She took eight wickets in seven matches, including a beautiful spell of three for five against Ameya Sports. She felt that the Falcons tournament helped her focus on what she could improve going into the domestic season. Recovering from the impact of COVID, it was not easy for her to toil on the field.

“My body was drained a bit because of COVID. I had to work very hard on my endurance, eating habits to meet the physical requirements. I set my standards very high when I play for Tamil Nadu, and I was motivated to do well as I still want to make a comeback to the Indian team.”

The 32-year-old started the Senior One Day Tournament this year with an allround performance against Himachal Pradesh. She scored a crucial half-century and took three wickets for 15 runs in her seven overs. Her hard work paid dividends as she continued to pick wickets through the tournament. She finished with 14 wickets in six matches at an average of 9.35.

“The expectations are high when I play for Tamil Nadu. I started relishing the pressure. I had worked hard on my fitness and bowling rhythm and did not want the intensity to drop through the ten-over spell, not even for a single delivery. It was unfortunate that we did not qualify for the knockouts, but it was pleasing to contribute to the team’s cause.”

Though she picked up quite a few wickets with the new ball, Niranjana felt that she was able to reverse-swing the ball in her second spells. “I knew if I hit the right spot and get the batter to commit forward, I can get their wickets. That is, exactly, what happened. I was in a very good mental space, and it all eventually came out well.”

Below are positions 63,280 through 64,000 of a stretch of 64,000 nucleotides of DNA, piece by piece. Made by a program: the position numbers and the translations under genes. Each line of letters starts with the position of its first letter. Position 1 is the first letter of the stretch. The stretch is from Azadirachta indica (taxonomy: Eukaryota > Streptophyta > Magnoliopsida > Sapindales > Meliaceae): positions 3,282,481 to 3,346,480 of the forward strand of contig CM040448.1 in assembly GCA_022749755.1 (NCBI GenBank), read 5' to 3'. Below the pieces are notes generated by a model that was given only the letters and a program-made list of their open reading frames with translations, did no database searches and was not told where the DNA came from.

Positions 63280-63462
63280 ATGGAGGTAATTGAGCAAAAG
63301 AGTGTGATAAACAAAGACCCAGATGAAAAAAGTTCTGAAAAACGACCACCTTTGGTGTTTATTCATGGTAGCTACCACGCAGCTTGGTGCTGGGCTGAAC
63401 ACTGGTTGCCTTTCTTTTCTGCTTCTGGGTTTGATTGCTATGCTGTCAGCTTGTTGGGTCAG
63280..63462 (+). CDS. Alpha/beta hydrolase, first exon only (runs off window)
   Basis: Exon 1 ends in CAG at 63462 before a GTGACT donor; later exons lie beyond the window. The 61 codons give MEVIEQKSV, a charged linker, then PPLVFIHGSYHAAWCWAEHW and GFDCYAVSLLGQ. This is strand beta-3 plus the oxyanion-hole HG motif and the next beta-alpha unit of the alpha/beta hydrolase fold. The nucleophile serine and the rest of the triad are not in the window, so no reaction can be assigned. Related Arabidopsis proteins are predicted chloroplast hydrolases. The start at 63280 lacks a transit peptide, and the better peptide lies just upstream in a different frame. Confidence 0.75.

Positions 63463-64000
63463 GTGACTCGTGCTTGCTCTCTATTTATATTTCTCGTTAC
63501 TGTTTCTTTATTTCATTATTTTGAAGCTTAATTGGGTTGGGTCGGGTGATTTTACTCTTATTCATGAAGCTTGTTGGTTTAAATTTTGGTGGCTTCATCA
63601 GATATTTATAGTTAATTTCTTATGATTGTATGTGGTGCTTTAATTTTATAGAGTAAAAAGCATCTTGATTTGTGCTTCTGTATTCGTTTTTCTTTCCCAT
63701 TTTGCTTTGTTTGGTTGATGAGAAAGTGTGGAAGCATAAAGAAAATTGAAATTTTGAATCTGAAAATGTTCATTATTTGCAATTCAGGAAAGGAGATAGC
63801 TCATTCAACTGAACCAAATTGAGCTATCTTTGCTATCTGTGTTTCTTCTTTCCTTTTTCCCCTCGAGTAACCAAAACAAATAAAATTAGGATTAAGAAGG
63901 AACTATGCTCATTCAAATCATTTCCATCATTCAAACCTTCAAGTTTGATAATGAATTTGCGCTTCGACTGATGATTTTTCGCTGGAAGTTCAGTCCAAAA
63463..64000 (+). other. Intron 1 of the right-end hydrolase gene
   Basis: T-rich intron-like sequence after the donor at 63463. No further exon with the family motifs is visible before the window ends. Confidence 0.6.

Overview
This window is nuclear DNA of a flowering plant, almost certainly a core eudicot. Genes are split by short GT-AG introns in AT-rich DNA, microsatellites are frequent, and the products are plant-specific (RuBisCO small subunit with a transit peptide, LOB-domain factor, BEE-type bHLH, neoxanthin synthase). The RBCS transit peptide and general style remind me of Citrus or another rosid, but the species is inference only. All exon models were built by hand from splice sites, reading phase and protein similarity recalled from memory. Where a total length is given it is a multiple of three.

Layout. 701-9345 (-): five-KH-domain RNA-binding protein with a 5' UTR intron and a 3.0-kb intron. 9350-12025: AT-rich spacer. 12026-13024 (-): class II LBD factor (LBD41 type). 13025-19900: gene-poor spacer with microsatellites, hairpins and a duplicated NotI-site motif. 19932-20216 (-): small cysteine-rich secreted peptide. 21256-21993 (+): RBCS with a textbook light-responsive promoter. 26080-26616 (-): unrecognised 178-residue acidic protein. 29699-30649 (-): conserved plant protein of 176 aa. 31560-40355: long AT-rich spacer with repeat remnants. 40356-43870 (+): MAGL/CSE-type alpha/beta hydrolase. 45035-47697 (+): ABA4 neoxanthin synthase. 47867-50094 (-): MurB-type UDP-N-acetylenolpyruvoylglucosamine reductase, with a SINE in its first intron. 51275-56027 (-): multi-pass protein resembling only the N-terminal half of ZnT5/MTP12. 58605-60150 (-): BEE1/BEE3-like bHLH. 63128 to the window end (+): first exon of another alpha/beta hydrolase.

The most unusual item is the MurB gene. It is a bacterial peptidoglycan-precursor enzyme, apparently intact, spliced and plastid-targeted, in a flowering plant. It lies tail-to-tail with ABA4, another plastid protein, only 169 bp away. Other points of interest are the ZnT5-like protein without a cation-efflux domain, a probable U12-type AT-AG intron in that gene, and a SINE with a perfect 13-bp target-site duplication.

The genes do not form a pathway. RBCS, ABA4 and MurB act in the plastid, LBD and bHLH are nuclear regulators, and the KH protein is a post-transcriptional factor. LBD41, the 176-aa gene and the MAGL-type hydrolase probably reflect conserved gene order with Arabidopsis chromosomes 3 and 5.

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At 32, Niranjana still has her eyes on the Indian team. “I still see myself making a comeback, ” she says, adding, “I have not lost hope. I have worked hard. Till the time I play, I would be looking to make a comeback. I plan my practice, training and everything based on what could take me back to the Indian team.”

She provides an interesting perspective about debut and comebacks. Niranjana feels that making a comeback is harder than debuts. “If you are giving 100 per cent for your debut, you have to give 200 per cent for your come back. When you make your debut, everyone will be talking about you, and you know it is just a matter of time. But when you are trying to make a comeback, no one is going to talk about it till you do it. It could be demotivating at times, but one has to take it in the stride and do what it takes to make it back to the team.”

With the Indian team touring to England in July, she is hopeful of being on that plane with the Indian team. They will be playing a Test match after seven years, along with three ODIs and T20Is.

“Performing and working hard is in my hand, but the outcome isn’t. I know I have given my best this season. If it’s going to take more, I am ready to do it, but I am really looking forward to playing for India again,” she concludes.